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Album Review: Andy Black – The Shadow Side

3 min read

Andy Black ventures away from the harsher glam metal rock sound he is known for within his band Black Veil Brides, with his debut solo album, The Shadow Side. With an album that has been tempered with more 80s pop and punk rock sensibilities than Black Veil Brides and a vocal delivery reminiscent of Hinder’s leading front man Austen Winkler, there is a clear distinction that this is a solo venture of exploration away from Black Veil Brides.

Described by Andy as an album inspired by “80’s synth and goth music”, it is a wonder why Andy refers to his gleaming solo project as just a “hobby”. If it is, in fact, a hobby, he has seemingly mastered it already. But then again with a “mid-2000’s all-star team” of collaborators ranging from members of The Madden Brothers to Fall Out Boy to My Chemical Romance to Blink 182 contributing, you wouldn’t expect any less. Not to mention The Shadow Side was also produced by the pop-punk mastermind, John Feldmann. Putting all those factors together, it all just makes sense.

It definitely is a departure from his work on Black Veil Brides, but that is the point. Representing yourself on your own should always sound different to how you would represent yourself in a band. In comparison to Black Veil Brides, everything is a little more distilled and streamlined in The Shadow Side, but Andy’s raspy voice balances out the negatives that could come from that. On The Shadow Side, he neither feels out of place nor lost. It isn’t a complete 180 from Black Veil Brides, but it’s definitely enough to create the separation between himself and the band.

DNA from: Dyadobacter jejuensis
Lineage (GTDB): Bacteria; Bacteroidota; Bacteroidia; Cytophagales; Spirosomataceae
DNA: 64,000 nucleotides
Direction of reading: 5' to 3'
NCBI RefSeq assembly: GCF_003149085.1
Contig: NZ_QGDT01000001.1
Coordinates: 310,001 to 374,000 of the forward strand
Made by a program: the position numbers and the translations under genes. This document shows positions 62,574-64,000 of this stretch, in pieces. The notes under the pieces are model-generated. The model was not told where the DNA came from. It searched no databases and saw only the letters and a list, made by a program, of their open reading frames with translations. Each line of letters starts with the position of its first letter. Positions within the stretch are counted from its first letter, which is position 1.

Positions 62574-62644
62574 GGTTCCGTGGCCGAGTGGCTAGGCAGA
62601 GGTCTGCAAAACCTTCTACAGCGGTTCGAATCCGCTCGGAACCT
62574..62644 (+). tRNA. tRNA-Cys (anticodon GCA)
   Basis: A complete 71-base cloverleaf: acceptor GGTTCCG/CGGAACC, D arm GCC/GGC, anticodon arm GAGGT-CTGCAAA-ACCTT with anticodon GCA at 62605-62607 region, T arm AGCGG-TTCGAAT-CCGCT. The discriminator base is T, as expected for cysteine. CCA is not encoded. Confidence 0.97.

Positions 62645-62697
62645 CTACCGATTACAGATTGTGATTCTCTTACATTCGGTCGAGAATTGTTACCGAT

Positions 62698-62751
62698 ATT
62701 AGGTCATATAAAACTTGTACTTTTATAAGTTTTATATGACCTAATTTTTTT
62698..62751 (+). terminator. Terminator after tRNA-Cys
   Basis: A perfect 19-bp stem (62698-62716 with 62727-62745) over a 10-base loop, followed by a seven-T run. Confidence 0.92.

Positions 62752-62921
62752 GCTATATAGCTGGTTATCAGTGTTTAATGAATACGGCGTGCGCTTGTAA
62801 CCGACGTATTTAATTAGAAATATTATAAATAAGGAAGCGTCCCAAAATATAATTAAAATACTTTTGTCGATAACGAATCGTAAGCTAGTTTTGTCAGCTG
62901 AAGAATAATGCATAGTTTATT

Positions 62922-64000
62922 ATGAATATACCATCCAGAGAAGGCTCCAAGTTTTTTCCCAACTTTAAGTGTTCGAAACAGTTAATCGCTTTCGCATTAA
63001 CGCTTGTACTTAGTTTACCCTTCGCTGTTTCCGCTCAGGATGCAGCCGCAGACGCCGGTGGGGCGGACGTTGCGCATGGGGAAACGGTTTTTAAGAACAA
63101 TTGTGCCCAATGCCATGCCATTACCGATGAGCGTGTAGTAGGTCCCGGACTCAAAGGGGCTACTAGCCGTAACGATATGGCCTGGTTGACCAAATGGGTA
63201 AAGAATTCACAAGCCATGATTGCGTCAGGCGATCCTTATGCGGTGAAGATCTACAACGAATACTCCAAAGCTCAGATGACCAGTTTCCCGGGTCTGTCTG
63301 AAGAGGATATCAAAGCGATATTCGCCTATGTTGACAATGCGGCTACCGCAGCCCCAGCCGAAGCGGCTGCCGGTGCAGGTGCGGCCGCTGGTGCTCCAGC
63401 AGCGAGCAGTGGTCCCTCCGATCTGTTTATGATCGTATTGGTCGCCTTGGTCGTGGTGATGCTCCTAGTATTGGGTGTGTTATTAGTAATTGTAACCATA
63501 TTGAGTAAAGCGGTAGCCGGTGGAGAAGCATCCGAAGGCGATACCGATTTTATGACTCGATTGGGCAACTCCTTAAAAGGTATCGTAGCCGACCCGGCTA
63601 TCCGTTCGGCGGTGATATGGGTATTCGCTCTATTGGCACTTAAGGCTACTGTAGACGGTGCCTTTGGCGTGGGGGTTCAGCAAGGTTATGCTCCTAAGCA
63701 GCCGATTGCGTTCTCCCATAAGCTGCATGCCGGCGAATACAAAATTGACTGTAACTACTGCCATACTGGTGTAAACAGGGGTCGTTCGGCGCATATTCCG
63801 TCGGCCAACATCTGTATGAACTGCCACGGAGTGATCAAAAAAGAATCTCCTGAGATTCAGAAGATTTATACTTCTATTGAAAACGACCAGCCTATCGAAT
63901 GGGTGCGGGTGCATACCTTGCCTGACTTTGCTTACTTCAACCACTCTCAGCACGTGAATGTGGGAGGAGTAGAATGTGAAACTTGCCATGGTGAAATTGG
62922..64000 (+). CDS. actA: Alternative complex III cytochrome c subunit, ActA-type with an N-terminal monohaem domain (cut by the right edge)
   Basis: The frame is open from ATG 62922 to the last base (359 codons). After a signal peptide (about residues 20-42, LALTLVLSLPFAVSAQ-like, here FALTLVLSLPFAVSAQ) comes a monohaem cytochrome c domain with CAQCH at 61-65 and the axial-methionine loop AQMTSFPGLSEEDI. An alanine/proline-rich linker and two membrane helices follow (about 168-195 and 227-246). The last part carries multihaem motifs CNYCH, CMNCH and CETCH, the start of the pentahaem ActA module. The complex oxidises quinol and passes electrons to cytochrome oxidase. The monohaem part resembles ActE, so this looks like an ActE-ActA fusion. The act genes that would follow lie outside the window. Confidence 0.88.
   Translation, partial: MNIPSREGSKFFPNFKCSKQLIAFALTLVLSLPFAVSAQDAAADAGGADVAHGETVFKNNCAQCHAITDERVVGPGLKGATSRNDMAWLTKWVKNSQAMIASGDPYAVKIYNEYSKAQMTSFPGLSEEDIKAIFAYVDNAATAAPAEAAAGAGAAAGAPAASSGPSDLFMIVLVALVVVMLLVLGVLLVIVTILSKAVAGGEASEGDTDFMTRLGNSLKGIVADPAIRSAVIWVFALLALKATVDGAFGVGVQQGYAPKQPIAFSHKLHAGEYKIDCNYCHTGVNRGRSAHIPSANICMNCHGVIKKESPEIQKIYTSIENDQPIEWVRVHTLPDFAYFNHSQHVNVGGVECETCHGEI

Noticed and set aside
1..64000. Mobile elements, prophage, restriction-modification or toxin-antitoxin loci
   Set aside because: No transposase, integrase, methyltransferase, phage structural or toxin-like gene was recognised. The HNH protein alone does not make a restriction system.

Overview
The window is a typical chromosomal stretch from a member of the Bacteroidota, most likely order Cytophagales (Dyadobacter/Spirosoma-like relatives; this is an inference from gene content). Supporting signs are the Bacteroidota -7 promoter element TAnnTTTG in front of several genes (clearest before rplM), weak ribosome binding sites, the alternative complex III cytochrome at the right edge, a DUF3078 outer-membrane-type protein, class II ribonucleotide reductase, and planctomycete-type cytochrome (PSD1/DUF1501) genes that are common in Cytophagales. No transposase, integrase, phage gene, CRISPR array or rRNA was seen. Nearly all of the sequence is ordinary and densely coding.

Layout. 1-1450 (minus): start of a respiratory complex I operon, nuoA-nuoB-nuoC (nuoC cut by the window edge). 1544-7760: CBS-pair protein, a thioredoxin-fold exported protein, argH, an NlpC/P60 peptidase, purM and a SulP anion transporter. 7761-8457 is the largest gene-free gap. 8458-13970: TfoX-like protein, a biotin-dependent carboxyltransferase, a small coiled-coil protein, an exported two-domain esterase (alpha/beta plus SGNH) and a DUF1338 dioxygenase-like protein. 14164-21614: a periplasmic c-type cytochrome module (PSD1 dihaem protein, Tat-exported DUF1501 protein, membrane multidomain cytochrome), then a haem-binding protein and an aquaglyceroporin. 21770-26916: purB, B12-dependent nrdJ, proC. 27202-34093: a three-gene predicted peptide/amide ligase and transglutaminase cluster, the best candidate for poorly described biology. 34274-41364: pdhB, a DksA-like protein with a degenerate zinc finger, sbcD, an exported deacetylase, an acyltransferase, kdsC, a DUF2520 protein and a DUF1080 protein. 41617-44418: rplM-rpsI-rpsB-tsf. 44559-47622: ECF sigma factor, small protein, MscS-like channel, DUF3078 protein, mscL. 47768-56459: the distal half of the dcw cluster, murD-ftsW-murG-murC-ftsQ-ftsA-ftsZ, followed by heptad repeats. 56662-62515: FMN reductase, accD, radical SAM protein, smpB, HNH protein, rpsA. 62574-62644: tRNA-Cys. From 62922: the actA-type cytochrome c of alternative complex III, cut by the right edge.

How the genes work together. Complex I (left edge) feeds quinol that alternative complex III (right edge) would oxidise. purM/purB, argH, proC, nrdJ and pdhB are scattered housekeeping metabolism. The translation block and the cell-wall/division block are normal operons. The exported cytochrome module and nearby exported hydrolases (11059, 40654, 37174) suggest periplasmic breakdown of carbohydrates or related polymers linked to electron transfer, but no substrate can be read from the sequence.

Ribcage with its deep low tones and claps in the pre-chorus that acts as a frame to the slap in the face chorus that follows, proves that even songs with a generous amount of emo style lyric, such as, “Nothing in the cage of my ribcage, got no heart to break, like it that way.”, can still sound blazingly anthemic.

Gone are the days where emo is perceived as a genre that renders the listener as a weak and powerless individual pining for better days. Andy Black encourages the pain, if only, so you can reach the happiness. “It’s a beautiful pain”, a lyric from Beautiful Pain, simple in its wording, but very representative of the album’s theme, that pain is necessary for growth. Contradictions like that always make it interesting for an audience.

Even the slow tempo tracks like Love Was Made To Break with its underlying heartbeat-like drum, still sounds anthemic and uplifting, while still evoking the emotion of a ballad.

Andy Black combines the perfect mix of emo-core musical elements mixed with 80’s synth which makes for a unique sound that only adds to the curious paradox of the lyrical theme of beauty bearing pain, and in return, pain bearing beauty.

Andy Black seamlessly swoops through from the fun drum kicks of his first solo single, We Don’t Have To Dance, to the chanting cheer on, Stay Alive, to the heartfelt open letter call out for help in Put The Gun Down, and somehow never fails to lose pace or attention.

With a fan base already built from Black Veil Brides, venturing solo for any band member, in general, always has the ability to draw more fans or upset the old. It also has the ability to place pressure to exceed solo, or, like in Andy’s case, has the blessing of enhancing an already stable career, while giving leeway to creative freedom and expression. The Shadow Side sees Andy taking full advantage of that freedom, even if it is only as a, quote, “side project”.